social drama meets gothic horror
- Phoenix review by PD
The first half of this debut film by Norwegian writer-director Camilla Strøm Henriksen is a really gripping social drama-meets-southern gothic horror. It centres on the travails of a teenage girl, Jill (a really good debut performance by Ylva Bjørkaas Thedin), who has been forced into early adulthood by the collapse of her parents’ marriage and the subsequent depression that has sent her mother Astrid (Maria Bonnevie) into a drunken torpor. Much of the early action is really effective since it takes place solely inside the dark family apartment, where Jill looks after and protects her (amazingly stoical given what he has to put up with) younger brother Bo from her mother’s destructive urges. The sheer suffocating claustrophobia of the family 'space' is very well done, with some psychological depth to some scenes, whilst the impending visit of their dad, Nils (Sverrir Gudnason), who is due to play a gig on Jill’s birthday, offers Jill hope of relief and release.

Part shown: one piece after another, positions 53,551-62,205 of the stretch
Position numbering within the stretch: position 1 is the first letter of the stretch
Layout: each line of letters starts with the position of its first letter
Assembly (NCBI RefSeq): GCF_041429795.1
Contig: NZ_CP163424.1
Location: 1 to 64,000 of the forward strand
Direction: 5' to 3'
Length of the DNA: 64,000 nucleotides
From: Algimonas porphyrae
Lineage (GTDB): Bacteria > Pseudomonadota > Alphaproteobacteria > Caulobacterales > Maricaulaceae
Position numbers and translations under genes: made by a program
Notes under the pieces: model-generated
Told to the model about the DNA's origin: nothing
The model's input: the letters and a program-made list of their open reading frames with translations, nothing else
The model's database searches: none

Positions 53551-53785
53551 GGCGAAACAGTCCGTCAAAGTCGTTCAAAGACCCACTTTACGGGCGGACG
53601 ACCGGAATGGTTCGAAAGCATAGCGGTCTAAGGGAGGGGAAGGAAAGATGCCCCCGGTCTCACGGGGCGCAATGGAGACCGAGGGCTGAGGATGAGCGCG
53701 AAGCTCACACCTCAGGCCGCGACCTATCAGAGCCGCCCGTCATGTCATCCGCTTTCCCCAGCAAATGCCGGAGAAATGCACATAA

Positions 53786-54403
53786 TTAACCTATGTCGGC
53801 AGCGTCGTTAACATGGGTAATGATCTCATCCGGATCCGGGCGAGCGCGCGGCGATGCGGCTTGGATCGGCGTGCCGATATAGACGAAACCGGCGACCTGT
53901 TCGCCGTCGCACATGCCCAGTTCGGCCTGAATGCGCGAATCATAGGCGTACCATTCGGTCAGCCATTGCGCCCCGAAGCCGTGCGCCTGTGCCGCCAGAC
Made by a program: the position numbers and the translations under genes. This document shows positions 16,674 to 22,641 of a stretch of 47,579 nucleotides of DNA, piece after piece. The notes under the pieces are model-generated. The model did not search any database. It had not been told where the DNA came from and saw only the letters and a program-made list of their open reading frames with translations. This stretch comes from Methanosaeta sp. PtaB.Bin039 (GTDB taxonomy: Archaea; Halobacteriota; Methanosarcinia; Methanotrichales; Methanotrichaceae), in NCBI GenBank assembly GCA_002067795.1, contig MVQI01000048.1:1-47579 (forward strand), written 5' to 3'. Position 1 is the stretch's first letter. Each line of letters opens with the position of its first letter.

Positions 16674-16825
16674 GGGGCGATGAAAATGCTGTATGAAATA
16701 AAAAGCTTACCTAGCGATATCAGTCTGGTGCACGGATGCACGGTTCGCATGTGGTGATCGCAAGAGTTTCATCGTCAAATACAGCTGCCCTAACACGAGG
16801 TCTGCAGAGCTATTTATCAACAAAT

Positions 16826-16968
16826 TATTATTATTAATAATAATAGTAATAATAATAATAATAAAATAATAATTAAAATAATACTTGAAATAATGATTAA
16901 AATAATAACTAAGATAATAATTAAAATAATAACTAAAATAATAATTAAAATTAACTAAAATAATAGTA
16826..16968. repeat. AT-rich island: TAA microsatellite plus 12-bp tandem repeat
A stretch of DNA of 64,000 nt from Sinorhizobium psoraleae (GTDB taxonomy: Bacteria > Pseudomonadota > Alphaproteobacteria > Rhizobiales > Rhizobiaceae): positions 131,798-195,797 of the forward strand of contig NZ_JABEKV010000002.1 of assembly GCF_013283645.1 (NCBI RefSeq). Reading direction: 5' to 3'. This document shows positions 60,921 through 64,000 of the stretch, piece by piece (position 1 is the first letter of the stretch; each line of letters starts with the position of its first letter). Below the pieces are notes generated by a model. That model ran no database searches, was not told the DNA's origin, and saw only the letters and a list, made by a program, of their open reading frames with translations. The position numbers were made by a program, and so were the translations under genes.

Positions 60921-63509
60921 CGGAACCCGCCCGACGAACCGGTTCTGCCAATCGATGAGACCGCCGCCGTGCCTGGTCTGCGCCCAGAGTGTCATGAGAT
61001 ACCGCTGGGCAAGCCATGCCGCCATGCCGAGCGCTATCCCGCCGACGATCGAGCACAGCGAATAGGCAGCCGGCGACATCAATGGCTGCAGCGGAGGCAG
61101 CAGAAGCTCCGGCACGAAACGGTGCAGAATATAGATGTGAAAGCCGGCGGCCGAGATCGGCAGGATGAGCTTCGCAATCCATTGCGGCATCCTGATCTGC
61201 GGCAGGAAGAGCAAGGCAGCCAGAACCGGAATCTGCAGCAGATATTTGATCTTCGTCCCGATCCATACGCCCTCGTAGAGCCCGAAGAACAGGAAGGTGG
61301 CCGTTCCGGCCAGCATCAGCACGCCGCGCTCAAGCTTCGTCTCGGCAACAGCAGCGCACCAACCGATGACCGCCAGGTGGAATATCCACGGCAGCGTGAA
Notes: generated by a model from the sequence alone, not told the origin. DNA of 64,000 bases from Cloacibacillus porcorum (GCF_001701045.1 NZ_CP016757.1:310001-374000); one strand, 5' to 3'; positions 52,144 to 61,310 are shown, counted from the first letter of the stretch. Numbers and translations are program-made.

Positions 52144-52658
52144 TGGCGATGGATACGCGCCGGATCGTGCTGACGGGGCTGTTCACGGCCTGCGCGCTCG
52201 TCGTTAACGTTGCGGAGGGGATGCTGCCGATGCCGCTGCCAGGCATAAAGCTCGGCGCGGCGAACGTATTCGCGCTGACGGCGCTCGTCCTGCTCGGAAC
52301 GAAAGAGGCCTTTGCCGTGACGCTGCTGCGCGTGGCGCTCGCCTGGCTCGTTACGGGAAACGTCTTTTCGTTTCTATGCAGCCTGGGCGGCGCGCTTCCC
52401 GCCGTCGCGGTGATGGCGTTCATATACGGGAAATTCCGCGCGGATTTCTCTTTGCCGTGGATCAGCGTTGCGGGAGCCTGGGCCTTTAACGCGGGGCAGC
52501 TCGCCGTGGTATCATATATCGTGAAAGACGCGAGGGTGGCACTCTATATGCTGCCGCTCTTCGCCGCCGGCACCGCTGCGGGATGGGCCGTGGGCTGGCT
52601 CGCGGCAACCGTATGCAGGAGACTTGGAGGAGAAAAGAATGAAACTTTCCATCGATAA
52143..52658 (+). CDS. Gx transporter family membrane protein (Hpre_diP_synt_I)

Unfortunately in the second half, when we move outside the home, the tension of the first half is dissipated somewhat, and the surreal horror elements don't work nearly as well in the bright and superficially beautiful flats and 'posh' restaurants, with the result that the suggestion that the emotional wall that Jill has had to build up to handle the whims of her mother may also be stamping on her own mental development doesn't hit home nearly as much as it should. Meanwhile, the film is left with nowhere to go somewhat with the consequence that the ending is convenient rather than satisfactory. Nevertheless, it's a strong debut from Henriksen in which the understated performances are very well-handled.
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